Antenatal diagnosis of Miller-Dieker syndrome, ultrasound screening and differential diagnosis

Marta Merola Martinez, Anne Guillaume Published in the journal : April 2022 Category : Clinical Report

We herein describe the antenatal diagnosis of Miller-Dieker syndrome. Ultrasound is the primary means of screening for Miller-Dieker syndrome. However, early presentations of the disease vary widely. With this case report, we want to emphasize facial dysmorphism, and namely retrognathism, as an important feature that can raise suspicion of the diagnosis, especially when associated with ventriculomegaly and intrauterine growth restriction.

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Guillain-Barré and severe myositis induced by hepatitis E virus: case report and literature review

Ewelina Uscilowska (a), Marie De Vos (b), Catherine Thiran (c), Ilisei Dragos (d) Published in the journal : April 2022 Category : Clinical Report

Hepatitis E virus (HEV), which is spread all over the world, is nowadays among the most common causes of viral hepatitis, mainly affecting developing countries. Nevertheless, over the last 10 years, there has been a resurgence of viral hepatitis cases in developed countries. In most cases, HEV infection has been rather benign, but it can at times be complicated by extra-hepatic manifestations, neurological ones being the most common. Based on a clinical case report, we have describe the atypical evolution of HEV infection, which was complicated by Guillain Barré syndrome and myositis.

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COVID-19-induced urological pathologies, a review of the literature based on an observation of Peyronie's disease

Nathan Wirtzfeld*, Gwenola Mambour**, Bertrand Tombal***, Annabelle Stainier*, Roland Vaesen*, Frédéric Leduc* Published in the journal : April 2022 Category : Clinical Report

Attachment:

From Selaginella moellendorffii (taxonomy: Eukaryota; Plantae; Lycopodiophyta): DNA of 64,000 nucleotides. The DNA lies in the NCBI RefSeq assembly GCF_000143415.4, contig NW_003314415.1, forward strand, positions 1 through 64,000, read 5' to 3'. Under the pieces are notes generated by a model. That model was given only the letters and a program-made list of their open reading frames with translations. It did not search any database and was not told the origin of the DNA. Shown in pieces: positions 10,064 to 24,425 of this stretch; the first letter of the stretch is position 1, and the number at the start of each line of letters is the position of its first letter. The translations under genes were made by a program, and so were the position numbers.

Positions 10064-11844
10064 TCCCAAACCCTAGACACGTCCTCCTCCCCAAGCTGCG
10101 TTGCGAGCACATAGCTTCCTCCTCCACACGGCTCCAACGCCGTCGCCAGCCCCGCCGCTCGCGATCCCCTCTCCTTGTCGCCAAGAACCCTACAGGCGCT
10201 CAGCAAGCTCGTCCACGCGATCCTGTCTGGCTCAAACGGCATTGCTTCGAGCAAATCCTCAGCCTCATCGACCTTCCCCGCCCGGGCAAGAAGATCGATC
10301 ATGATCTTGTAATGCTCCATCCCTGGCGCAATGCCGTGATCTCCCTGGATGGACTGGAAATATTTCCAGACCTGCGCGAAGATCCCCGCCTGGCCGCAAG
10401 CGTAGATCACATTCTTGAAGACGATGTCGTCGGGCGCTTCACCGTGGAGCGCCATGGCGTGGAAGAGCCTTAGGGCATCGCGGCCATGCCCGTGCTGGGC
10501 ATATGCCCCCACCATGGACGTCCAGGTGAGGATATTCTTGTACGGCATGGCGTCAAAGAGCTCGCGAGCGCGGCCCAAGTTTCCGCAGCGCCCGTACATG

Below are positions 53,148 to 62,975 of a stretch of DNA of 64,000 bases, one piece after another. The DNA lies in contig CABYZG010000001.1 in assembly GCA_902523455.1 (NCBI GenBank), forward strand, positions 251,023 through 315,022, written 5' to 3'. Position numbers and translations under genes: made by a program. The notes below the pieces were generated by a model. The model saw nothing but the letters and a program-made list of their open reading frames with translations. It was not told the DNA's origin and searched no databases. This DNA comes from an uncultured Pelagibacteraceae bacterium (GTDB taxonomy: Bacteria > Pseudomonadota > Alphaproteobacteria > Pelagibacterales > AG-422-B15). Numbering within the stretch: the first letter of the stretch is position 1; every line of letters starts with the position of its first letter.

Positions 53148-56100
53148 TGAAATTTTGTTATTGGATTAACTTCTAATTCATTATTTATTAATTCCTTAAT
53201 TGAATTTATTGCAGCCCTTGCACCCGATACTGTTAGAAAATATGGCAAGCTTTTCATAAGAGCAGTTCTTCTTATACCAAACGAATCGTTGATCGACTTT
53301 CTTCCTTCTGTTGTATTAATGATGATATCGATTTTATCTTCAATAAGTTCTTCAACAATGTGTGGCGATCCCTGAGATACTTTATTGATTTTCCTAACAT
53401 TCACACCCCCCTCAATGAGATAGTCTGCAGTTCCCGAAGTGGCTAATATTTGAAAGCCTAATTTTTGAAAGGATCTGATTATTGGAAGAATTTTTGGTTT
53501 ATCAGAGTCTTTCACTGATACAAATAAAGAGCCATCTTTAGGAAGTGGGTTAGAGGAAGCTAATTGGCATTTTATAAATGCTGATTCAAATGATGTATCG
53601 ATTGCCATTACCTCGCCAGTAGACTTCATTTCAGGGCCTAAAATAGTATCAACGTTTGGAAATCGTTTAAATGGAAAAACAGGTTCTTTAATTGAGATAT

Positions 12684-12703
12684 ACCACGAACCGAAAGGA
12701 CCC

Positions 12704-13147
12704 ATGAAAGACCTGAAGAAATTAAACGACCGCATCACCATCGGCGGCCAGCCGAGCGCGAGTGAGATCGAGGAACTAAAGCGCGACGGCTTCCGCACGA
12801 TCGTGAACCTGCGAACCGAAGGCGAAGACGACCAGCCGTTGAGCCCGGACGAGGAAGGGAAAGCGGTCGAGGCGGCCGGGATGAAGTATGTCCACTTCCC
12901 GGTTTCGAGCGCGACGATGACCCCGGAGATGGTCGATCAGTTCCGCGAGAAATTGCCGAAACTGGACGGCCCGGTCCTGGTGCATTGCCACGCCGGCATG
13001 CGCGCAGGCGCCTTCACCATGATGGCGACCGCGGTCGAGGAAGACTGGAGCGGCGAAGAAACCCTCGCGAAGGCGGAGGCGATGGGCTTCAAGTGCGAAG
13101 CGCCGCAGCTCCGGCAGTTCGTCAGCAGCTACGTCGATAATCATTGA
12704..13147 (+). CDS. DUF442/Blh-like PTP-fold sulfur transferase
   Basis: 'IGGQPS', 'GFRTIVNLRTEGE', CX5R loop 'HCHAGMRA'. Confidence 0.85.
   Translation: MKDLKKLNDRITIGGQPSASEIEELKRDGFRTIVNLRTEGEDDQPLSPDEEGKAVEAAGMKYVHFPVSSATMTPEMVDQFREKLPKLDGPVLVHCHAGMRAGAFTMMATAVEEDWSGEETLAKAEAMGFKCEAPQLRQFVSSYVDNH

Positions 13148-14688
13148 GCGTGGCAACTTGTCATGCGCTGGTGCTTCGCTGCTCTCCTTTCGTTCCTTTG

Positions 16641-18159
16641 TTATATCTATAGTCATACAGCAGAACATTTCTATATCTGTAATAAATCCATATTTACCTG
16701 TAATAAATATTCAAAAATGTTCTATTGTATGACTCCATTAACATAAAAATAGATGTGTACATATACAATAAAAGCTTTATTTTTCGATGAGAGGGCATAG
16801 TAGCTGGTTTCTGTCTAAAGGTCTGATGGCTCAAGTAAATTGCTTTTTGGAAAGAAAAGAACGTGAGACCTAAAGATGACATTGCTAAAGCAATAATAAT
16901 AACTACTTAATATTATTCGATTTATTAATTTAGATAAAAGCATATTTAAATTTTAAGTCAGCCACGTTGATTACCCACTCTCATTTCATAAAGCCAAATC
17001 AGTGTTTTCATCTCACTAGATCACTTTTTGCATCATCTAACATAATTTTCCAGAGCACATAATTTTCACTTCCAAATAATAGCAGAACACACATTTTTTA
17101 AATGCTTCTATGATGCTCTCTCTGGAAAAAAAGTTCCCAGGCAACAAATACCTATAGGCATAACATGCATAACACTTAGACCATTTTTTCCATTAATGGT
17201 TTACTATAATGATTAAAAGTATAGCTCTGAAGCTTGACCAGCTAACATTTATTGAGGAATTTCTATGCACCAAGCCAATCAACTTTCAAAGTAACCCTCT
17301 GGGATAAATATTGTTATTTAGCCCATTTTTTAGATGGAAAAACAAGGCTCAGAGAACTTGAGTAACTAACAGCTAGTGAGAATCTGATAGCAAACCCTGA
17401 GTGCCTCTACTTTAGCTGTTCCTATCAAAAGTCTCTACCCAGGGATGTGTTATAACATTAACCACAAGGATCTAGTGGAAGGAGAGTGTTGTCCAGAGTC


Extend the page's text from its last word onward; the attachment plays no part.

Coronavirus disease 2019 (COVID-19) is an emerging infectious disease caused by the SARS-CoV-2. This coronavirus proves able to invade endothelial cells, thereby causing systemic inflammation and a blood hypercoagulable state. This systematic review of the literature reports on the various urological disorders observed in the course of COVID-19, starting from a case of Peyronie's disease. Only one case of post-COVID-19 Peyronie's disease has been described in the literature so far. Peyronie's disease should be considered as a possible sequela of COVID-19, and healthcare professionals should inquire about a possible COVID-19 history in patients with Peyronie's disease.

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Comparison of a rapid antigen test versus polymerase chain reaction for detecting respiratory syncytial virus, influenza A/B virus, and adenovirus in children

Claire Sommelette (1), Marc Bourgeois (2), David Tuerlinckx (3) Published in the journal : April 2022 Category : Pediatrics

Viruses are a common cause of respiratory infections in children. This study sought to compare the performance of a rapid antigen test versus the polymerase chain reaction (PCR) method for detecting three viruses (respiratory syncytial virus [RSV], adenovirus [ADV], and influenza A/B ([INF A/B]). We herein report the results of a prospective study conducted as part of the Sciensano (Institute of Public Health in Belgium) acute respiratory infection (ARI) surveillance. Between October 2018 and April 2019, 140 nasopharyngeal cell samples were collected from 135 children hospitalized for ARI at the University Hospital Dinant Godinne (Belgium). The rapid antigen test came back positive for 71/140 (50.7%) samples, while PCR came back positive for at least one virus for 123/140 (87.8%) samples. We determined the sensitivity (Se), specificity (Sp), positive predictive value (PPV), and negative predictive value (NPV) of the rapid test compared to the RT-qPCR (PCR), which is used as the gold standard. The results for the rapid antigen test were as follows: Se 80.3%, Sp 100%, PPV 100%, and NPV 85% for RSV; Se 6.25%, Sp 99%, PPV 66.7%, and NPV 78.1% for ADV; Se 87.5%, Sp 98.4%, PPV 87.5%, and NPV 98.4% for INF.

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Anticoagulation in antiphospholipid syndrome

Catherine Lambert Published in the journal : April 2022 Category : Hematology/Oncology

Antiphospholipid syndrome is a severe thrombotic disorder with a high risk of recurrence. For many years, the standard treatment for thrombotic complications of antiphospholipid syndrome has been anticoagulation with anti-vitamin K drugs. Over the past decade, direct oral anticoagulants have emerged as the anticoagulant treatment of choice for venous thromboembolic disease in the general population. The purpose of this article has been to review the modalities and objectives of anticoagulant therapy in antiphospholipid syndrome and to discuss the potential place of direct oral anticoagulants in this indication

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VEXAS syndrome: a new entity at the crossroads of rheumatology and hematology

Séverine Wautier*, Hélène Houssiau*, Nicole Straetmans (1) Published in the journal : April 2022 Category : Hematology/Oncology